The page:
This year’s case concerning the Kayleff Yak rose particularly disputed questions of public international law such as: Under which circumstances is the conduct of private entities attributable to a state? Which measures are necessary to protect endangered migrating species and the environment? Does a state have the obligation to protect human rights abroad? What constitutes a utilization of traditional knowledge? And in which situations do companies have to share benefits with indigenous peoples?
After having been successful in the application process, the team members Bent Stohlmann, Marie Louisa Weitkamp, Inga Niedersberg and Sebastian Pfeifer met for the first time in July 2018. The team was coached by Jana Lohmann and Hanna Tekle.
Throughout the summer, the team members refreshed their knowledge of public international law. The Jessup Problem was released in September: Both parties, Aurok and Rakkab, were in dispute over the hunting of Yak on Rakkab’s territory. Allegedly, hunting infringed the cultural and religious rights of Aurokan villagers and was in breach of international environmental law. Rakkab, however, submitted that hunting was sustainable and limitations of human rights necessary to produce the life-saving medication “Gallvectra”. Since this drug was developed using traditional knowledge of Aurokans, Aurok demanded payment of a share of profits realised from the sales of Gallvectra.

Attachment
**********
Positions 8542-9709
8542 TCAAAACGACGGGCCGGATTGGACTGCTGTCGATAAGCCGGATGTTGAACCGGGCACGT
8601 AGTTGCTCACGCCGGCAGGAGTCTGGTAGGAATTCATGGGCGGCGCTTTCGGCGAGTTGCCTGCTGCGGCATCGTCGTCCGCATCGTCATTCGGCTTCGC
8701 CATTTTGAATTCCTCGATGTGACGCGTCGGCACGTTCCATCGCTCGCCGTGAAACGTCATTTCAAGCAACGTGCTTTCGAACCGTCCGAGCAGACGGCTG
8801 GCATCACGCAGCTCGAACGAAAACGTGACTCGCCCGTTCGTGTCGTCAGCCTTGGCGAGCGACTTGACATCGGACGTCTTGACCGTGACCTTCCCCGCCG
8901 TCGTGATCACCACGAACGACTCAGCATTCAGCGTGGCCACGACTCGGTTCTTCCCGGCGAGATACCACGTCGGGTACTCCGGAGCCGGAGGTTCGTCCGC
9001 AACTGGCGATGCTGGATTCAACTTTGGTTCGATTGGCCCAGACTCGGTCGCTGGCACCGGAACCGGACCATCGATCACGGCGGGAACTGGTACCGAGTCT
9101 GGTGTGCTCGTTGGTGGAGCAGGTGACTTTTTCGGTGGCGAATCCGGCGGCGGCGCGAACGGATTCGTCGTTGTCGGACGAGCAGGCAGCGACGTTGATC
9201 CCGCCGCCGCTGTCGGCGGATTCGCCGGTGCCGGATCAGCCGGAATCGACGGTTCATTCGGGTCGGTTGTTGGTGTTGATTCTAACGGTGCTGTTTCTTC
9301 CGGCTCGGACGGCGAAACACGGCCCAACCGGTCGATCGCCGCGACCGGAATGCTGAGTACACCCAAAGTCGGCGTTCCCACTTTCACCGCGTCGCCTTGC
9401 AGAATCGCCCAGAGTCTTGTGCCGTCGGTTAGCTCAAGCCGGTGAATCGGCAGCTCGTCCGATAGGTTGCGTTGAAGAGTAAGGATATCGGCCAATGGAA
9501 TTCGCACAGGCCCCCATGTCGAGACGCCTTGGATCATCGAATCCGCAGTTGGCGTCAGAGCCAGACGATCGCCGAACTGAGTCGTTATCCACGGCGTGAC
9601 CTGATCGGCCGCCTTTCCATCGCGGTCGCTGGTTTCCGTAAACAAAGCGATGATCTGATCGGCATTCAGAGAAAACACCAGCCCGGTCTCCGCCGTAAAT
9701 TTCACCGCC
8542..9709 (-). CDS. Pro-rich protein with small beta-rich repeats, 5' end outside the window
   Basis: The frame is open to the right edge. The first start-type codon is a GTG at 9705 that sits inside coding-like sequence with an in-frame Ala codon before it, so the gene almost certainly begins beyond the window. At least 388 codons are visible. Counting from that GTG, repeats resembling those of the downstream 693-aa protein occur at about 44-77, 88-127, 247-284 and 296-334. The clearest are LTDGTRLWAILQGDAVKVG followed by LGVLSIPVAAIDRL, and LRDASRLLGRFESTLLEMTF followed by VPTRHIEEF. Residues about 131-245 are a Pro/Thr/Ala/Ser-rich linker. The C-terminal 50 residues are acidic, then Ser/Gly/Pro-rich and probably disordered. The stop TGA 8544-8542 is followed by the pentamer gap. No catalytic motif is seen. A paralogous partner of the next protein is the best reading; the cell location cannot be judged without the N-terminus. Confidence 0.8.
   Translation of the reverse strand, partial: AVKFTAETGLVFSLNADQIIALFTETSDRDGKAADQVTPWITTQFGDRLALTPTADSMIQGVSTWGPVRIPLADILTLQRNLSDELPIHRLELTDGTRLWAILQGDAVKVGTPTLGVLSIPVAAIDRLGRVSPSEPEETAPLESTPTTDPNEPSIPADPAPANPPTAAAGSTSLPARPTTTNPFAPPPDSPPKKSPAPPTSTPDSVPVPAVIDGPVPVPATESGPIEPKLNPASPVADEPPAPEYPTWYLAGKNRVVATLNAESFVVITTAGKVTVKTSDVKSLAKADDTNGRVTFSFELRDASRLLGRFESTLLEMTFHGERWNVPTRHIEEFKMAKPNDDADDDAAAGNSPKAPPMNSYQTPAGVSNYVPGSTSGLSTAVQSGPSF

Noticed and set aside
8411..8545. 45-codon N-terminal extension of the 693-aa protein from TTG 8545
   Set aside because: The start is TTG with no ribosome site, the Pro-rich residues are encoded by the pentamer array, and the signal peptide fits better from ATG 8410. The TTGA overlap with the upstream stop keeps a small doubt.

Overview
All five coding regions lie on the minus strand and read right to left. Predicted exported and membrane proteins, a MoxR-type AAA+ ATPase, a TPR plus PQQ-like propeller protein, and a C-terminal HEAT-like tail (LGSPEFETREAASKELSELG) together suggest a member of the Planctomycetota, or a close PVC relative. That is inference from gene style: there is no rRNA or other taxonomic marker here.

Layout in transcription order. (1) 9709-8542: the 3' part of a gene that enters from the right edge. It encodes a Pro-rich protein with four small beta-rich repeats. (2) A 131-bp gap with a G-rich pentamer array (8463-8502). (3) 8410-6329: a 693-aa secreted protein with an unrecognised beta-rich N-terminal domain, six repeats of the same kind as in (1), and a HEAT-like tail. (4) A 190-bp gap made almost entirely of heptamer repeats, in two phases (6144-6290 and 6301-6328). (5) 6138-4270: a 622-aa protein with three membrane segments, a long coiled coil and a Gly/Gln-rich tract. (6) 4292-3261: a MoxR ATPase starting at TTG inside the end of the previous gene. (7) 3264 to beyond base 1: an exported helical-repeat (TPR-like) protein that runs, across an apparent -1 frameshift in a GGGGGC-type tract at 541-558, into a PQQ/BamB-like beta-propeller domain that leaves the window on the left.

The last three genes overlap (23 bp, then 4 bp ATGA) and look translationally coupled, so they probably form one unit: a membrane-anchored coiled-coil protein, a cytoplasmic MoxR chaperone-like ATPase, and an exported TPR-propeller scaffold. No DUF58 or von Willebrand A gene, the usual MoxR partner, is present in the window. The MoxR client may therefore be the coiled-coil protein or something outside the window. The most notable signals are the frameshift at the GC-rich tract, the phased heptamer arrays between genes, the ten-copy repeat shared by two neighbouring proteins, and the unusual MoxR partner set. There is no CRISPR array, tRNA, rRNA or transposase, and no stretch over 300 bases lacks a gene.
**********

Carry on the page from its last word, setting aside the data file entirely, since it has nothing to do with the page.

Focusing on these issues, the team prepared its written memorials between October 2018 and January 2019, one for Aurok and one for Rakkab. The participants read and typed for weeks, corrected and amended texts after many rounds of proofreading. Starting in January 2019, when the memorials had been submitted, the focus shifted to rhetorics and the preparation of the oral presentations. In the weeks prior to the competition, several professors and alumni came to the test pleadings and tried to put the team off with critical questions.
The German national rounds of the 60th anniversary Philip C. Jessup International Law Moot Court Competition took place in Hamburg, hosted both by the University of Hamburg and the Bucerius Law School. Between 20 and 24 February 2019, the team pleaded against four out of 18 teams from other German universities — HU and FU Berlin, as well as Universities of Passau and Hannover. Despite the competitive environment, all teams remained cooperative and friendly, allowing evening conversations off of anything Yak-related.
The judges consisted of prominent alumni, international law professors, legal scholars, practicing lawyers and judges — including judges of the International Tribunal for the Law of the Sea, the Human Rights Committee and the Federal Constitutional Court. In the national finals Hertie School of Governance won out over the University of Hamburg. Both teams will be competing in the international rounds in Washington D.C. starting in April.
Both evening events provided the opportunity to talk to the “judges” and also gain valuable feedback. At the Awards Dinner in Hamburg’s town hall, the team had the pleasure of sharing a table with the German Ambassador to the Holy See, and Professors Christian Tomuschat and Andreas Paulus sitting at the adjacent tables.
Although it was a semester full of exciting work and long hours at the office, participating in the Jessup Moot is an experience we would not want to miss. Not only did we work on topics and fields of law that we never encountered before, we also improved our public speaking skills — an area that is not explicitly focused on in regular legal studies.